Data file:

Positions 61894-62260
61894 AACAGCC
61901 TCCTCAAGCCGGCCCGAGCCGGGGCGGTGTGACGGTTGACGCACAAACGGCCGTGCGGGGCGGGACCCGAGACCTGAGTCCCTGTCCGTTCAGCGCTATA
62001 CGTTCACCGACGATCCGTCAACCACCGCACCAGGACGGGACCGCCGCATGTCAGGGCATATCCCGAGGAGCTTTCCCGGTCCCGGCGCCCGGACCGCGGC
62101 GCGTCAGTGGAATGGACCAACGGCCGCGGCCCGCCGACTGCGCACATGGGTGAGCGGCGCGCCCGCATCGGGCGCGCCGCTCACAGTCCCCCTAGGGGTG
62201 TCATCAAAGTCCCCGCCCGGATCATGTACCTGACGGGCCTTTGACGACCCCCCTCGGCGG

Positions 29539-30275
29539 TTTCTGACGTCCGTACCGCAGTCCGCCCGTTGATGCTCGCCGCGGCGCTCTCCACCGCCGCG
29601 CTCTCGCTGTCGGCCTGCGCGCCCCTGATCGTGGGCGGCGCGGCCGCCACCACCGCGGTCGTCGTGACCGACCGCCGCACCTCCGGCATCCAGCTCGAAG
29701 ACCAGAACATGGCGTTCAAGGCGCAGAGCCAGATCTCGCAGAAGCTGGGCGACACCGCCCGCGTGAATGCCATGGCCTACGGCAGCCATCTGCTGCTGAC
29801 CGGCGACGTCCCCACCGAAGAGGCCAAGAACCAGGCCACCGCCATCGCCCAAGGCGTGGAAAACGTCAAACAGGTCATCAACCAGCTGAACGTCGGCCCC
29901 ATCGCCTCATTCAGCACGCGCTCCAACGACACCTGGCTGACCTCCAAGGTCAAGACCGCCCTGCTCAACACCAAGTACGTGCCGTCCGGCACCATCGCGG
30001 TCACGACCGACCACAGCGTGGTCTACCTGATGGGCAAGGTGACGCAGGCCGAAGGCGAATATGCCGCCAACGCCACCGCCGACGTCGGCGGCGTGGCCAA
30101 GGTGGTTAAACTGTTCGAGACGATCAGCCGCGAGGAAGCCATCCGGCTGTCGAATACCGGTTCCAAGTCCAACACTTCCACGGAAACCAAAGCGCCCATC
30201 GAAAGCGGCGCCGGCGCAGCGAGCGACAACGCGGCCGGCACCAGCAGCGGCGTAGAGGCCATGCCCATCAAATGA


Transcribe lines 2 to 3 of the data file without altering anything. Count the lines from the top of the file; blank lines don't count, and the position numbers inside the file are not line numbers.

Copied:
61894 AACAGCC
61901 TCCTCAAGCCGGCCCGAGCCGGGGCGGTGTGACGGTTGACGCACAAACGGCCGTGCGGGGCGGGACCCGAGACCTGAGTCCCTGTCCGTTCAGCGCTATA